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M.G. Vassanji.Handout

  • Title: Everything There Is
  • Author: M.G. Vassanji
  • Genre: Fiction
  • Publisher: Penguin Random House
  • Pages: 336

A biography masquerading as a novel dipping into the realm of speculative fiction is a hat trick few authors can pull off. Yet Giller and Governor-General Award winner M.G. Vassanji manages to do just that. This is a tale set in the high-octane world of theoretical physics, and academic research one-upmanship. It is also the portrait of a man. Vassanji, who has a PhD in nuclear physics himself, engages with the life of his fictional Nobel laureate – a world-class physicist and a devoutly religious man with a scandalous personal life – with astonishing aplomb. His protagonist, Nurul Islam, is in fact based on the life of the late Dr. Abdus Salam.

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For the nervous reader who has little familiarity with theoretical physics, the unvarnished prose and hypnotic intensity with how this narrative unfurls shifting points of view and embracing varying worlds makes for an enthralling primer for novel writing itself.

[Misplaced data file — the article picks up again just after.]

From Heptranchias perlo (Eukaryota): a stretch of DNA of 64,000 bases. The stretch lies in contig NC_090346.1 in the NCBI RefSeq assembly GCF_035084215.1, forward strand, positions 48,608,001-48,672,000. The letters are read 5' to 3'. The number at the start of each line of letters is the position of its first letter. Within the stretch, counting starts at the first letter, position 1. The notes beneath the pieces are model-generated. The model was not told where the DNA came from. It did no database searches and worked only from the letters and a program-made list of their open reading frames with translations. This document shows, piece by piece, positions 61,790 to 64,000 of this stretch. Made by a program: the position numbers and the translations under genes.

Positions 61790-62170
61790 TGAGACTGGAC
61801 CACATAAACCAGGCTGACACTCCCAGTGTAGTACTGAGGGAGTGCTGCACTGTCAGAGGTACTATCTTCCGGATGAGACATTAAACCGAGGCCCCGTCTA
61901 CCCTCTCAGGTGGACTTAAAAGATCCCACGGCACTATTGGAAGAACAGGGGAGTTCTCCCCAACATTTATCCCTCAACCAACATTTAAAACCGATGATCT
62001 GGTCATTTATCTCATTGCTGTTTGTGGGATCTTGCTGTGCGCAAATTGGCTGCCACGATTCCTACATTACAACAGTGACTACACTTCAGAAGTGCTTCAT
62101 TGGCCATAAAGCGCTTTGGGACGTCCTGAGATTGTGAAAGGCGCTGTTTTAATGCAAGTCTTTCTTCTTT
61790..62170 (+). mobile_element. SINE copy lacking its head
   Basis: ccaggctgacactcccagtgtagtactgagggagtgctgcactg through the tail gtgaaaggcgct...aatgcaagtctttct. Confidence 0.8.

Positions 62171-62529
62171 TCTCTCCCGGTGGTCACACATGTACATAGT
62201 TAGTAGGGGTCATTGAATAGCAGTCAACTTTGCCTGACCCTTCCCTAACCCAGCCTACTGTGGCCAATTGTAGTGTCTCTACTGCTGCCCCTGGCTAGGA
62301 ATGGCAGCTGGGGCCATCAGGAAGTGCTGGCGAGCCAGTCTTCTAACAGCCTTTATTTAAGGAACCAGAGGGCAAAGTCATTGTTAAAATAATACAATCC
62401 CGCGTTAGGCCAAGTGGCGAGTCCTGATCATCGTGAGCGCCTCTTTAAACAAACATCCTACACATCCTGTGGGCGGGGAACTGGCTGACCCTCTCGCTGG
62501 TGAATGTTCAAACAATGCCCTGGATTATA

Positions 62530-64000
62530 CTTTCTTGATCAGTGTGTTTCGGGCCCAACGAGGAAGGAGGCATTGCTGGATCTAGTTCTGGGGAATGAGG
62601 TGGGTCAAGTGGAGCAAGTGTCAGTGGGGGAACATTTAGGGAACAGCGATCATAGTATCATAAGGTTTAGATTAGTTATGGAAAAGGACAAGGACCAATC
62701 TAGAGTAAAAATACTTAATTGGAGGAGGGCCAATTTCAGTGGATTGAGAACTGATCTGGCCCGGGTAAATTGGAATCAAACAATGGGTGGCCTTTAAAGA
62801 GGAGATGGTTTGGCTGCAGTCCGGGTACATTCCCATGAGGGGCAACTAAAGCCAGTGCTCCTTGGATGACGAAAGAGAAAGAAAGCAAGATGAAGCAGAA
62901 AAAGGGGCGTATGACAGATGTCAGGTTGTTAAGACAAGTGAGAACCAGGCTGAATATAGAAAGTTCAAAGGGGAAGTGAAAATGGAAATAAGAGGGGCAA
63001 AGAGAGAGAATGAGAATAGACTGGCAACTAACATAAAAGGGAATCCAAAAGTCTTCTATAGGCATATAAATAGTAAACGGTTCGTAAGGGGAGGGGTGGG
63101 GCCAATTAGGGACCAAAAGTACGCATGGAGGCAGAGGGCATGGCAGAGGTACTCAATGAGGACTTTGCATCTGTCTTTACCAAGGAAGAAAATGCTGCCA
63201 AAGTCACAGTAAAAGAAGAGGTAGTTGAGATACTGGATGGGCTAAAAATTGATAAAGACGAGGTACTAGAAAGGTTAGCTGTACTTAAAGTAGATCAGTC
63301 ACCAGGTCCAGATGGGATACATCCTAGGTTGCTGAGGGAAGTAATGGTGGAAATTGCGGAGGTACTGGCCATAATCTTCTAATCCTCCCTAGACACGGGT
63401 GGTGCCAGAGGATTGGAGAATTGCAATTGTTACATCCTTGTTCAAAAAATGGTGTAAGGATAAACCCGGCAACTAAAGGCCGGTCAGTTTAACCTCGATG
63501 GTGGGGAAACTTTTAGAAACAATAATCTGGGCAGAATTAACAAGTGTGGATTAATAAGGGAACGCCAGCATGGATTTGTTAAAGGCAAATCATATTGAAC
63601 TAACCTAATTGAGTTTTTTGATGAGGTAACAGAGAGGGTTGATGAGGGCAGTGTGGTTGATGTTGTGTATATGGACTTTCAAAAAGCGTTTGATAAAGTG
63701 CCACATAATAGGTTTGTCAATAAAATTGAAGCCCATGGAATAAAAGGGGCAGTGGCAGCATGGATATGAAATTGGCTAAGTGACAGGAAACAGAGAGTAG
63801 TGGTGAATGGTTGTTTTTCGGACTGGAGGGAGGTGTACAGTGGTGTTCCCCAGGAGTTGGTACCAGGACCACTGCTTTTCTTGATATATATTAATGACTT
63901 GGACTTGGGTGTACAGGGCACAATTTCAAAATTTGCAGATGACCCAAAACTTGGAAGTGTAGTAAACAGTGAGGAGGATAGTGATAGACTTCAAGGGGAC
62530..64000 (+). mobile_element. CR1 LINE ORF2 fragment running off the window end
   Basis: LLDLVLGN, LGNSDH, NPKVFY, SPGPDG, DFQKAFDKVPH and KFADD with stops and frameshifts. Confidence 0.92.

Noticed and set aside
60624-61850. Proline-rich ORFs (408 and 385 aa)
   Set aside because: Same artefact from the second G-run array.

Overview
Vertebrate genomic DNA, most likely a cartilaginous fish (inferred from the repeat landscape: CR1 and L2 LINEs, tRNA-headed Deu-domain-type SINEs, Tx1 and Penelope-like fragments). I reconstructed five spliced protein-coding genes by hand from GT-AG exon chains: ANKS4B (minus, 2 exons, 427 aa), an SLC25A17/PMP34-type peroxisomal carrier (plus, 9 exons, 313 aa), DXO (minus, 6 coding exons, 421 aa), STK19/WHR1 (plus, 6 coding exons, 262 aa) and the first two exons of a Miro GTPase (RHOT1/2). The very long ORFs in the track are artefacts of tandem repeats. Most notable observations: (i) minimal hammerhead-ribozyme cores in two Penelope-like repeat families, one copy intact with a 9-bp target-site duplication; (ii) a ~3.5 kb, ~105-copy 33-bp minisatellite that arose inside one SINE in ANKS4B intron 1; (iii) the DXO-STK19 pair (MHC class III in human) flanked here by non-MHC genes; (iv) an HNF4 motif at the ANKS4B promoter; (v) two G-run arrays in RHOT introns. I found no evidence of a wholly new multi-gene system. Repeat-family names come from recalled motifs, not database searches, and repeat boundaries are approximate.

Most of Vassanji’s work is set in Africa and India, but here he delves into Pakistan’s atomic energy politics of the sixties and the religious persecution of the Shirazi sect of Islam to serve as the scaffolding of this compassionate and lively work.

The novel celebrates the indomitable will of Nurul Islam, a math prodigy from a village school in Pakistan who wins a scholarship to Cambridge University, where he gains a PhD and an international reputation in his field. There are soulful vignettes of his personal life and intimate details of a long-standing arranged marriage to a relative. Nurul settles in England, adjusting to Western values and social norms, which leads to a love affair with a graduate student during a visit to Harvard as a guest lecturer.